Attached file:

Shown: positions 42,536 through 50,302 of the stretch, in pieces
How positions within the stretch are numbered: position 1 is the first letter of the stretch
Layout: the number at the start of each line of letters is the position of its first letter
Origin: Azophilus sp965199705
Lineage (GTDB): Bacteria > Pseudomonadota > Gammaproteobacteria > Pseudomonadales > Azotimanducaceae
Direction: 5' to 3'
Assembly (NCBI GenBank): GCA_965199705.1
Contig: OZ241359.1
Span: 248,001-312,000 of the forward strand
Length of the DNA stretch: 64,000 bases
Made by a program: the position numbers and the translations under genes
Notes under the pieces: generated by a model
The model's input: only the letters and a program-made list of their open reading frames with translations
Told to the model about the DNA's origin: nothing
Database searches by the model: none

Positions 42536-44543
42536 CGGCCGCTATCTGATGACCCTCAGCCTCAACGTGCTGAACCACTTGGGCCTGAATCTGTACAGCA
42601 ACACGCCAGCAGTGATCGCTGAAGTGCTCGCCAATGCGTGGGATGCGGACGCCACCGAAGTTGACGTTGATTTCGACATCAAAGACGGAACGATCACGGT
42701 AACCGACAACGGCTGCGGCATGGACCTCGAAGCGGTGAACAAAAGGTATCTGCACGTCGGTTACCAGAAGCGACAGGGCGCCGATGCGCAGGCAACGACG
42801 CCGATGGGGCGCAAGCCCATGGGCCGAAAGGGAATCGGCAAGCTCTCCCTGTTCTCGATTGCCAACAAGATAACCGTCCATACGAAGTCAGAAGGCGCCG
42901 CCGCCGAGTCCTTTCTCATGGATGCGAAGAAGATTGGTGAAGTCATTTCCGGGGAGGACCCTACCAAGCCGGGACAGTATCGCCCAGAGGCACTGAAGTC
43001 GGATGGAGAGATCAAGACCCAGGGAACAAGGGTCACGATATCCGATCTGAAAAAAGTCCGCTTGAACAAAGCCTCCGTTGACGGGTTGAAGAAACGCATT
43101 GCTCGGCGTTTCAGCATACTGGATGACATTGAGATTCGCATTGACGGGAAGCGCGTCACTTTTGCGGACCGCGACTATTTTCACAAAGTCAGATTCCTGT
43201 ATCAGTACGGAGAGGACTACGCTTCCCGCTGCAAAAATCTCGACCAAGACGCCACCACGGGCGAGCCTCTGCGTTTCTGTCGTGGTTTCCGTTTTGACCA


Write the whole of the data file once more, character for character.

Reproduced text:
Shown: positions 42,536 through 50,302 of the stretch, in pieces
How positions within the stretch are numbered: position 1 is the first letter of the stretch
Layout: the number at the start of each line of letters is the position of its first letter
Origin: Azophilus sp965199705
Lineage (GTDB): Bacteria > Pseudomonadota > Gammaproteobacteria > Pseudomonadales > Azotimanducaceae
Direction: 5' to 3'
Assembly (NCBI GenBank): GCA_965199705.1
Contig: OZ241359.1
Span: 248,001-312,000 of the forward strand
Length of the DNA stretch: 64,000 bases
Made by a program: the position numbers and the translations under genes
Notes under the pieces: generated by a model
The model's input: only the letters and a program-made list of their open reading frames with translations
Told to the model about the DNA's origin: nothing
Database searches by the model: none

Positions 42536-44543
42536 CGGCCGCTATCTGATGACCCTCAGCCTCAACGTGCTGAACCACTTGGGCCTGAATCTGTACAGCA
42601 ACACGCCAGCAGTGATCGCTGAAGTGCTCGCCAATGCGTGGGATGCGGACGCCACCGAAGTTGACGTTGATTTCGACATCAAAGACGGAACGATCACGGT
42701 AACCGACAACGGCTGCGGCATGGACCTCGAAGCGGTGAACAAAAGGTATCTGCACGTCGGTTACCAGAAGCGACAGGGCGCCGATGCGCAGGCAACGACG
42801 CCGATGGGGCGCAAGCCCATGGGCCGAAAGGGAATCGGCAAGCTCTCCCTGTTCTCGATTGCCAACAAGATAACCGTCCATACGAAGTCAGAAGGCGCCG
42901 CCGCCGAGTCCTTTCTCATGGATGCGAAGAAGATTGGTGAAGTCATTTCCGGGGAGGACCCTACCAAGCCGGGACAGTATCGCCCAGAGGCACTGAAGTC
43001 GGATGGAGAGATCAAGACCCAGGGAACAAGGGTCACGATATCCGATCTGAAAAAAGTCCGCTTGAACAAAGCCTCCGTTGACGGGTTGAAGAAACGCATT
43101 GCTCGGCGTTTCAGCATACTGGATGACATTGAGATTCGCATTGACGGGAAGCGCGTCACTTTTGCGGACCGCGACTATTTTCACAAAGTCAGATTCCTGT
43201 ATCAGTACGGAGAGGACTACGCTTCCCGCTGCAAAAATCTCGACCAAGACGCCACCACGGGCGAGCCTCTGCGTTTCTGTCGTGGTTTCCGTTTTGACCA